This may sound like odd advice coming from a divorce lawyer, but I would advise any couple planning to move in together as common law partners to first consult with someone who is trained as a marriage therapist, because it is certainly a lot better to build a good solid relationship with the help of a professional rather than having to deal with the consequences of a separation. All relationships have their ups and downs and it is always a good idea to get some help along the way.
I would also say that, absolutely, it’s a good idea to have a lawyer draft a cohabitation agreement before living together. The agreement can be very specific about each person’s rights and obligations upon separation. Sometimes it will be a very comprehensive agreement that states “all of my assets are mine, all of your assets are yours, that neither one is going to make a claim against the other’s assets, and anything acquired together will be divided equally”.
Other times there is an agreement that protects one person’s particular asset from a claim by the other partner. The agreement depends on each couple’s circumstances and what they want occur should they separate.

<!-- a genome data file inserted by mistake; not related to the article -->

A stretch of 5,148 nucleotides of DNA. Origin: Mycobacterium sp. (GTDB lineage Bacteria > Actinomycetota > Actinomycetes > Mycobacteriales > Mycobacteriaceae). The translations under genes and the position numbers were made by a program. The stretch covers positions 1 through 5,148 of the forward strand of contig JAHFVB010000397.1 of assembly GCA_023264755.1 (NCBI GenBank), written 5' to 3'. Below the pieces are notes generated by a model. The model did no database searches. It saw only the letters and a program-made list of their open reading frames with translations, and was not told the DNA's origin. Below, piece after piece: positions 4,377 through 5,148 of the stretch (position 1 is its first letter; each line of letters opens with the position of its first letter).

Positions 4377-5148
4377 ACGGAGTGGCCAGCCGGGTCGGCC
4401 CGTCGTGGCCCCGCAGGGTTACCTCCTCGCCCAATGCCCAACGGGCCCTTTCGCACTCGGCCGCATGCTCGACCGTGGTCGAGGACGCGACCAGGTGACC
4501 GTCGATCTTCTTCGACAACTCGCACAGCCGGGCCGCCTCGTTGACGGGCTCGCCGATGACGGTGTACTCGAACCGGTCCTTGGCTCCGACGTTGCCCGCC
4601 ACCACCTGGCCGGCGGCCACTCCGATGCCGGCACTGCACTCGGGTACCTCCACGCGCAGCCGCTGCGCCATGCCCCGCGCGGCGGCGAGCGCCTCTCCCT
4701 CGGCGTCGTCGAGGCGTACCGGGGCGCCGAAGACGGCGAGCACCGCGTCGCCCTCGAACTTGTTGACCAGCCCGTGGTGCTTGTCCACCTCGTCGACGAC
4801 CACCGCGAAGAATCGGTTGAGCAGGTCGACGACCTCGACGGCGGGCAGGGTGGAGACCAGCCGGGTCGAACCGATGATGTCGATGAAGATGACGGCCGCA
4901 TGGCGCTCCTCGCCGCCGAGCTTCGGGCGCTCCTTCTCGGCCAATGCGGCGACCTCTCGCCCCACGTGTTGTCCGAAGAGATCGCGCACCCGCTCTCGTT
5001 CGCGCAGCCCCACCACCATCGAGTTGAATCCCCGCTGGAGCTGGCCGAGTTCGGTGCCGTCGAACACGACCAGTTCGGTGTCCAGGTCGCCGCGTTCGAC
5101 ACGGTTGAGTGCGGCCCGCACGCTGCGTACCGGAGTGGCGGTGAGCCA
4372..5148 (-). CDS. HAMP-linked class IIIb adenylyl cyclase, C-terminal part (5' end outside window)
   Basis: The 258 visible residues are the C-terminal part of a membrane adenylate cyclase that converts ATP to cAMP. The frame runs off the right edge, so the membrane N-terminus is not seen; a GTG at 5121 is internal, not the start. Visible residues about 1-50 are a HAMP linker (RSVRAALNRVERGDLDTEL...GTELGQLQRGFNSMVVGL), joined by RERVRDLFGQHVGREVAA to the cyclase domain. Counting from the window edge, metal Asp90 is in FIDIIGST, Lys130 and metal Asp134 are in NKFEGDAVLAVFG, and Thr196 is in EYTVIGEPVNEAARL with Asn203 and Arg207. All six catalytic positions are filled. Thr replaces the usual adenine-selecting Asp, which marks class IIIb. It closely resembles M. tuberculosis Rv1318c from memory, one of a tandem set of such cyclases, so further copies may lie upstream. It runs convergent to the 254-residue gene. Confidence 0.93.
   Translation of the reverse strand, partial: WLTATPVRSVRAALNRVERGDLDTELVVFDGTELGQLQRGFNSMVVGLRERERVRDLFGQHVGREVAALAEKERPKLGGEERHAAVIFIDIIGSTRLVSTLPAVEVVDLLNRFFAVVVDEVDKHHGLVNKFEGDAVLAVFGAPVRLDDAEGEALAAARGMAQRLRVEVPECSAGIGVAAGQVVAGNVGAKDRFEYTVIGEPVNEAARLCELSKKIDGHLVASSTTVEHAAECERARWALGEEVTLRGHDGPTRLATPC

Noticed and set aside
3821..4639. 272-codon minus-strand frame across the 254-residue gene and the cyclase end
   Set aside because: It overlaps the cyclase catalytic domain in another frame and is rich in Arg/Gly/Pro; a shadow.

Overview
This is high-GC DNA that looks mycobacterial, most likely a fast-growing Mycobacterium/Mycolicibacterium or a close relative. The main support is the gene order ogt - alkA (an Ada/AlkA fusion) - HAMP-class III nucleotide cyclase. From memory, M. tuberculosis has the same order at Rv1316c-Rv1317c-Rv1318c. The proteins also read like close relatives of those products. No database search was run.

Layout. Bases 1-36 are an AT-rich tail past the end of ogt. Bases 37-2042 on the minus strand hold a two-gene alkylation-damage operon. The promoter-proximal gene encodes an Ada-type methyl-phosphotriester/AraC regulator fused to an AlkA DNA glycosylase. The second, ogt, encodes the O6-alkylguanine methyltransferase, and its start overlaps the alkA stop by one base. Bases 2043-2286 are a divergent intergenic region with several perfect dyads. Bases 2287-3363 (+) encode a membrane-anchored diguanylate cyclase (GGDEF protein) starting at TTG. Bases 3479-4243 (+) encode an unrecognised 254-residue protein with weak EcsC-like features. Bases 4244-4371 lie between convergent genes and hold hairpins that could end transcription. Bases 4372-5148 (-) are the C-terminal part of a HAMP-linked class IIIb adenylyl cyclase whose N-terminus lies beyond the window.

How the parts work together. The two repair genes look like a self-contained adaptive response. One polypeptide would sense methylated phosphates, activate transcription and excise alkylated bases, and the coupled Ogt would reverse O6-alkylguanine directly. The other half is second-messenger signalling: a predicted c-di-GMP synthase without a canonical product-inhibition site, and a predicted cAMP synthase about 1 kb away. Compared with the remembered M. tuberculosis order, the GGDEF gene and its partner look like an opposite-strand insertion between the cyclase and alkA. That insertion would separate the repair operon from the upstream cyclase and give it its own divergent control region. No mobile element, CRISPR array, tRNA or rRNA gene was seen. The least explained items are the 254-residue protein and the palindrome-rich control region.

In a cohabitation agreement, it is not possible to cover child custody and access because the court always has the right to determine these issues. You could stipulate that there would be no child support obligation even if someone becomes like a parent to the other person’s children or child, but a judge might say that an agreement to not pay child support is not in the best interests of the child and will set it aside. You may still be ordered to pay child support even though you agreed otherwise.
With respect to the division of property, you certainly can protect yourself from any claim. The courts are more likely to uphold an agreement regarding the division of property upon separation than they are to uphold an agreement regarding support or the children.
When it comes to spousal support, if there has been a waiver of spousal support, the judge may decide to disregard it unless both parties are financially independent. A careful crafting of any waiver or limitation of spousal support is essential for it to be upheld in court.
The advantage of having a cohabitation agreement is that it gives a clear indication of the rights and obligations that each party has if there is a separation, removing any ambiguity between them. It also minimizes the cost if there is a separation down the road because the parties can just go to that cohabitation agreement rather than having to go to court or negotiate a settlement.